Bank of Israel buys NIS 600m worth of corporate bonds

Amir Yaron  / Photo: Rafi Kotz, Globes

The corporate bond purchasing program started in July. The bank's foreign currency reserves top $150 billion.

The foreign currency reserves managed by the Bank of Israel rose by more than $10 billion in July, crossing the $150 billion threshold for the first time. According to the central bank's announcement today, Israel's foreign currency reserves at the end of the month stood at $157.662 billion, representing 39.3% of Israel's gross domestic product.

The growth in the foreign currency reserves mainly stems from the strengthening of the euro against the US dollar and from repayment of short-term loans that the bank granted to the private sector at the start of the coronavirus crisis. At that time, because of a severe dollar squeeze, the central bank introduced swap deals enabling financial institutions to buy dollars from it. The bank allocated a total of $7.5 billion to the program, which was entirely repaid by the end of July.

The Bank of Israel says that it bought a fairly modest amount of foreign currency in July, a total of $810 million, despite the low shekel-dollar exchange rate. Mopping up short-term dollar credit from the financial system added a further $4.5 billion, and revaluation of foreign currency reserves added another $3.7 billion. Foreign currency debt raising by the Israeli government contribute a further $1.1 billion to the reserves in July.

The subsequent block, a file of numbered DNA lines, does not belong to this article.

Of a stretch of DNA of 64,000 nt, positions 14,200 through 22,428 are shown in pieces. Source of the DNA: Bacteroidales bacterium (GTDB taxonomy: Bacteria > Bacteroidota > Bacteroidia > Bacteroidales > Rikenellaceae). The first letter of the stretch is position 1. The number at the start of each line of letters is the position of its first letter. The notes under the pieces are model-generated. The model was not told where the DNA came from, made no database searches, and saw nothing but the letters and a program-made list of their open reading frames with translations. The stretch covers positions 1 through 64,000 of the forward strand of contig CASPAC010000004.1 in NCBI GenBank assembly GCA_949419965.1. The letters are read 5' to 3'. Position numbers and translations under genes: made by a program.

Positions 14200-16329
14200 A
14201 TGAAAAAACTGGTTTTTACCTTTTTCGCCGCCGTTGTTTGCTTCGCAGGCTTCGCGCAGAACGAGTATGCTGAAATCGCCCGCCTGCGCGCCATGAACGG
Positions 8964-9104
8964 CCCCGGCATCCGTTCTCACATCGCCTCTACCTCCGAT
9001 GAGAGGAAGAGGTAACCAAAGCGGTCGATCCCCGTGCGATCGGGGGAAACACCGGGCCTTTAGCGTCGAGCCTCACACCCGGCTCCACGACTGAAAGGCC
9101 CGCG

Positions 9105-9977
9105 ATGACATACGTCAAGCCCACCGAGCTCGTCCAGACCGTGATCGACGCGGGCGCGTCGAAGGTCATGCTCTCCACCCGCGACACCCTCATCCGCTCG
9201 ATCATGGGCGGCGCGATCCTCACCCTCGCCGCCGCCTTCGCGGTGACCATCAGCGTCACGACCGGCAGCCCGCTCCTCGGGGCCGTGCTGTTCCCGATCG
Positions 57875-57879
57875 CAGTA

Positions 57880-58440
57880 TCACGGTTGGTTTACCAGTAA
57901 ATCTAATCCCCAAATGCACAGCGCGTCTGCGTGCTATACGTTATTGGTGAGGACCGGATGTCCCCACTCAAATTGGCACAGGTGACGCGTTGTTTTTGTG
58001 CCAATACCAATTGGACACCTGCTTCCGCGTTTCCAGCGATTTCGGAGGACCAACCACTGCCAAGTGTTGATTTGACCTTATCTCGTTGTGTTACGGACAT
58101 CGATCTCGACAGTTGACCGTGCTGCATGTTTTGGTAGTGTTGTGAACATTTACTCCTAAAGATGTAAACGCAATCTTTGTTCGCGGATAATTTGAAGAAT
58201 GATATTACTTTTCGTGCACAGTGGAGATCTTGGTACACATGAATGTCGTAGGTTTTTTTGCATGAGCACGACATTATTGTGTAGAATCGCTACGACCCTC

In a separate announcement, the Bank of Israel said that during July it bought corporate bonds to the tune of NIS 600 million, and government bonds to the tune of NIS 500 million. The program of corporate bond purchases launched at the beginning of July had a noticeable impact on the market. Purchases of government bonds started in late March, and the central bank's holdings have reached NIS 2.39 billion.

Published by Globes, Israel business news - en.globes.co.il - on August 6, 2020

© Copyright of Globes Publisher Itonut (1983) Ltd. 2020

Amir Yaron  / Photo: Rafi Kotz, Globes
Amir Yaron / Photo: Rafi Kotz, Globes
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